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This is an important update to Dickinson Wright’s April 8, 2020 Client Alert entitled To Disclose or Not to Disclose: Why Businesses Should Not Stay Silent Amid COVID-19, which discusses the obligations of employers to warn and notify employees concerning the risk of exposure to the coronavirus in the workplace.
In our previous Client Alert, we discussed that companies should vigilantly ensure reasonably disclosure and communicate risks related to the exposure or transmission of COVID-19 to employees and third parties. As an employer, companies have obligations under state and federal law to ensure the safety and health of all their employees by following best practices recommended by the Center for Disease Control (“CDC”), the Occupational Safety and Health Act (“OSHA”), among others.
New Government Agency and Health District Disclosure Requirements
As policymakers continue to grapple with the ongoing spread of COVID-19, some local government agencies and health districts have adopted new requirements directly relating to employer disclosures for confirmed cases of COVID-19 in the workplace. Accordingly, employers should also keep state and local disclosure requirements in mind as they may differ from the CDC’s recommendations and guidance.
Notably, while the CDC recommends informing every employee of confirmed COVID-19 cases in the workplace, some jurisdictions do not require employers to make COVID-19 exposure disclosures to all employees. For example, as of publication, in Southern Nevada, the Southern Nevada Health District (“SNHD”) does not require employers to disclose confirmed COVID-19 cases in the workplace because SNHD’s contact tracing protocols include a notification process. Namely, when an employee tests positive for COVID-19, SNHD initiates contact tracing protocols to identify any other employees who may have come into close contact with the infected employee. Once identified, SNHD notifies the at-risk employees of the confirmed case and potential exposure to the virus.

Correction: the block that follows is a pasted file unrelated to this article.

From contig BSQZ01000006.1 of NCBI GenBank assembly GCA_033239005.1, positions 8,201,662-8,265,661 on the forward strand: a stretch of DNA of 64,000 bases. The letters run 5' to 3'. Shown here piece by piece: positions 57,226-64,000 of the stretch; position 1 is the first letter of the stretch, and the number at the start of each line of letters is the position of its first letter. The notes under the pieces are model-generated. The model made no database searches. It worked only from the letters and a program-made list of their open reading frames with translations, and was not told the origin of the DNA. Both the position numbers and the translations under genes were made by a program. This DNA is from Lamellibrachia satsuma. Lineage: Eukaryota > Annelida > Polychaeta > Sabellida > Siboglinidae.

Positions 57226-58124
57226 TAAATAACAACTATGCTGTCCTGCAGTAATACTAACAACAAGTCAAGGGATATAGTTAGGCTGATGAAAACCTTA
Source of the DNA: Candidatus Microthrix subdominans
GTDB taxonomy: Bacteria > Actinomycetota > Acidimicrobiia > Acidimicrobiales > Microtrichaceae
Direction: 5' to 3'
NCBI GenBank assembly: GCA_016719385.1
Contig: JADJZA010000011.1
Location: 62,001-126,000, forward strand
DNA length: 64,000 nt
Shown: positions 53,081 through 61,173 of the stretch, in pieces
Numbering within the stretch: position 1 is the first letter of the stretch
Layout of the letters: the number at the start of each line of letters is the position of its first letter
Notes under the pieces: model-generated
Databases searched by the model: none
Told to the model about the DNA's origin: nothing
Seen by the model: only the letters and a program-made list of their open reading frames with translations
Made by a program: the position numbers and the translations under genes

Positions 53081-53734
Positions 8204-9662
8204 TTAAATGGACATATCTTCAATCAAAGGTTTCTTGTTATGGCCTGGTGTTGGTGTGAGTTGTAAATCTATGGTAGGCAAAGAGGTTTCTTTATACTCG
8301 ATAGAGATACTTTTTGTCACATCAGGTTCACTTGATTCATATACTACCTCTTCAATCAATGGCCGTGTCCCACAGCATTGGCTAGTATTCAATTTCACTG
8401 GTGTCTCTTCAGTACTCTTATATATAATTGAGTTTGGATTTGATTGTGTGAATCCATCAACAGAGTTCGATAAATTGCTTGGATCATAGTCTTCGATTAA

Although some jurisdictions do not require employers to disclose confirmed cases of COVID-19 in the workplace, the current CDC guidance recommends that employers notify employees of potential exposure in the workplace. Per the CDC’s Interim Guidelines, following a confirmed COVID-19 case, employers should notify all employees who work in the location or area where the employee works of the situation. The communication should be shared without identifying the employee or revealing any employee confidential information and should comply with federal laws, including the Americans with Disabilities Act (“ADA”), the Health Insurance Portability and Accountability Act (“HIPAA”), and other privacy laws. In the same fashion, businesses should communicate with customers, clients, and vendors to let them know about a confirmed case.
Conclusion & Recommendation
As discussed in our previous Client Alert, employers have a duty to communicate when they have reason to know that other employees may be exposed to an infectious disease or virus. As a result, employers should understand and implement the disclosure requirements established by their governing health districts and local governments. However, in jurisdictions where local government and health districts have not set forth any guidance or disclosure requirements, employers should adopt and practice CDC guidelines. Finally, employers should consult with an attorney to determine the legal risks and potential liability underlying the decision to disclose or not to disclose to employees.
Dickinson Wright’s attorneys are uniquely positioned throughout our eighteen law offices and have considerable experience in assisting companies in complying with the various requirements of state, federal, and local laws. The firm remains committed to helping our clients navigate this unprecedented time and remains fully available to provide any assistance that may be required.
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